310.5/11–2753: Telegram

The United States Representative at the United Nations (Lodge) to the Department of State

Delga 331. USUN Information Digest No. 47. Meeting Highlights. General Assembly—Puerto Rico, factors, UNRWA, etc.—By simple majority, the GA Nov. 27 approved without change the Committee 4 resolution considering it appropriate information on Puerto Rico should cease. The vote was 26–16 (Australia, Belgium, Burma, Canada, Guatemala, India, Indonesia, Iraq, Mexico, South Africa, Yugoslavia, Soviet Bloc)–18 (Afghanistan, Argentina, Denmark, El Salvador, France, Iceland, Lebanon, Luxembourg, Netherlands, New Zealand, Norway, Pakistan, Saudi Arabia, Sweden, Syria, UK, Venezuela, Yemen). The competence para was retained 34–19–7.

Action followed an extended procedural debate precipitated by President Pandit’s (India) ruling that an earlier 30–26–0 decision [Page 1477]that the factors resolution could be adopted by simple majority also applied to the two resolutions on transmission of information.1 The President’s ruling was eventually upheld 34–21 (US)–4.

Prior to the vote, Lodge informed the Assembly he had been authorized to state on behalf of President Eisenhower that “if at any time the Legislative Assembly of Puerto Rico adopts a resolution in favor of more complete or even absolute independence” he would immediately recommend to Congress that such independence be granted.2 Vote explanations on the Puerto Rico text were offered by Liberia, Belgium, Guatemala, Australia, the US, the Dominican Republic, and India.

[Here follows remainder of the information summary.]

  1. For documentation regarding the “factors question”, see pp. 1168 ff.
  2. The following is the actual text of Ambassador Lodge’s statement:

    Madame President: The United States is proud of its new relationship with Puerto Rico and of the joint contribution to political progress which our two peoples have made. While, of course, I strongly favor the new status of Puerto Rico as a self-governing commonwealth associated with the United States, I am not here to review the facts which my colleagues, Mrs. Bolton and Dr. Fernos, have already explained fully to the Fourth Committee.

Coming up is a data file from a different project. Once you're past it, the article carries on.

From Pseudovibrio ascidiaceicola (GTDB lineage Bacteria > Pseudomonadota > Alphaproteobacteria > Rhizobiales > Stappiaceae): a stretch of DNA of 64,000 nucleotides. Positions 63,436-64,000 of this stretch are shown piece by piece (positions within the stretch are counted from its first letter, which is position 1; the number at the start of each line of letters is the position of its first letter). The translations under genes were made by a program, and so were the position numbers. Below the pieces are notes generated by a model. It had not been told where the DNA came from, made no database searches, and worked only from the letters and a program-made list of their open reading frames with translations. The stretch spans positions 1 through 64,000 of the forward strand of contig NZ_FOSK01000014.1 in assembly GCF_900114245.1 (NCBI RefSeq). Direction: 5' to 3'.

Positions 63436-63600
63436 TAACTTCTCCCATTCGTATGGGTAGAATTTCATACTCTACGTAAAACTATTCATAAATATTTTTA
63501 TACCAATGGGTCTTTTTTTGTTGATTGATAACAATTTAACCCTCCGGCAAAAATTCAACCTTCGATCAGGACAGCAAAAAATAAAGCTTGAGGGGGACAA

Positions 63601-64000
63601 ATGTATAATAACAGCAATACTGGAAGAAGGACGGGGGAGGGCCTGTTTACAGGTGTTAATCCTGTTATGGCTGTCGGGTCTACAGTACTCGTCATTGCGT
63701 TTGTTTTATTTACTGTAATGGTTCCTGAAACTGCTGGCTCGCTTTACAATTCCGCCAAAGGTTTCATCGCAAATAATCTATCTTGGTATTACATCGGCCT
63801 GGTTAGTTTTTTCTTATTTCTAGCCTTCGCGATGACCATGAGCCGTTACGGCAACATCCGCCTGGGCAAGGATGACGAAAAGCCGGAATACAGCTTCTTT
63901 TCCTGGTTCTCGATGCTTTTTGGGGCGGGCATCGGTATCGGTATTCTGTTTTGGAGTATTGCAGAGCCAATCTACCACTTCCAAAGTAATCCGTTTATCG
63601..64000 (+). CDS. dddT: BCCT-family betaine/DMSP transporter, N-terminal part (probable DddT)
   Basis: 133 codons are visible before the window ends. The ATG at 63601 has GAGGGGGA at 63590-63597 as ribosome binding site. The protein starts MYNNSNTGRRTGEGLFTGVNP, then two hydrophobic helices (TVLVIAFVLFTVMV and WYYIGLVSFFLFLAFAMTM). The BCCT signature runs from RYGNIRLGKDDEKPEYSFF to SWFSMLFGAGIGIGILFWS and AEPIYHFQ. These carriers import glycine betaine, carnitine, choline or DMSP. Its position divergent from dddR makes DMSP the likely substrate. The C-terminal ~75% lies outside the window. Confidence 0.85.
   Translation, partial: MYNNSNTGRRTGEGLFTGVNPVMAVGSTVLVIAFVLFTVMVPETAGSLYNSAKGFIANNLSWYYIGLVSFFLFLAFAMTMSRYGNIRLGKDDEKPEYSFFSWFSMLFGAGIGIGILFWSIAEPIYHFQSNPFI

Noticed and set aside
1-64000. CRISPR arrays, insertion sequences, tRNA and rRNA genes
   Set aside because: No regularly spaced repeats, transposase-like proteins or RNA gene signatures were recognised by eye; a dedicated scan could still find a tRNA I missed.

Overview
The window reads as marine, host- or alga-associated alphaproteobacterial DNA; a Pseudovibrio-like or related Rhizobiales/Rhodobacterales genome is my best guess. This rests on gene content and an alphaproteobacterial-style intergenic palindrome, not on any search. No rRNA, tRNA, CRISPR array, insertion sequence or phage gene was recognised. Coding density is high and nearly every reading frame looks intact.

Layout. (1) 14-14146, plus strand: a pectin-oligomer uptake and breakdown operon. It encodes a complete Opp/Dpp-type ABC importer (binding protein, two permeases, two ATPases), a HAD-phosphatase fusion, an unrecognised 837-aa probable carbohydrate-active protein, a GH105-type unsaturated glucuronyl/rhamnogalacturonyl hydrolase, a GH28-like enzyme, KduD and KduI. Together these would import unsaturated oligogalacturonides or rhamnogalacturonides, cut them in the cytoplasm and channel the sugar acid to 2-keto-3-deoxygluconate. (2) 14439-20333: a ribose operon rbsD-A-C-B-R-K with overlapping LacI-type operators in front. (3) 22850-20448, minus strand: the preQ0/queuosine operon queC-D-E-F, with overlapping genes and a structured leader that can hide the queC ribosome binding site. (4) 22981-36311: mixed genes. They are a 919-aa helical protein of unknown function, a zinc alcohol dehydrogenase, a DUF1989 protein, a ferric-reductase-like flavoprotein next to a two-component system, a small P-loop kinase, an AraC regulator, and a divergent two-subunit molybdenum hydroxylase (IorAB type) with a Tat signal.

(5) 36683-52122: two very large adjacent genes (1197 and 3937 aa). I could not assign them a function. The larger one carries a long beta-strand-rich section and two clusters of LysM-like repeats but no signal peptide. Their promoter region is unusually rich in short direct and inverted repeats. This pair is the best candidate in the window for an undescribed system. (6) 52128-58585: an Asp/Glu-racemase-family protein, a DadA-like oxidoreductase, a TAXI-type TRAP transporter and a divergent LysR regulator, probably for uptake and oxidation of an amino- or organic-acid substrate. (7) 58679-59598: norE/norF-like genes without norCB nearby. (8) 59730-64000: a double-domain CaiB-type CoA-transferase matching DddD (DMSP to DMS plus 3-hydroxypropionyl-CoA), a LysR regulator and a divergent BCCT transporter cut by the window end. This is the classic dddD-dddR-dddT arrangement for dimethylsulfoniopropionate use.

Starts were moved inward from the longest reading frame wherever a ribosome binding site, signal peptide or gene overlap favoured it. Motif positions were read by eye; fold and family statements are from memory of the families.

“My purpose in seeking recognition is to bring to the Assembly the following important message from the President of the United States.

    “I am authorized to say on behalf of the President that if at any time the Legislative Assembly of Puerto Rico adopts a resolution in favor of more complete or even absolute independence, he will immediately thereafter recommend to Congress that such independence be granted. The President also wishes me to say that in this event he would welcome Puerto Rico’s adherence to the Rio Pact and the United Nations Charter.

    “The President’s statement is an expression of the traditional interest which the United States has always had in encouraging and promoting political freedom for all people in all parts of the world whenever conditions are such that their freedom will not be jeopardized by internal or external pressures.

    “Thank you, Madame President.” (Source text from ODA files, lot 62 D 225, “Speeches/Statements 1953”) (USUN press release 1833, Nov. 27, 1953)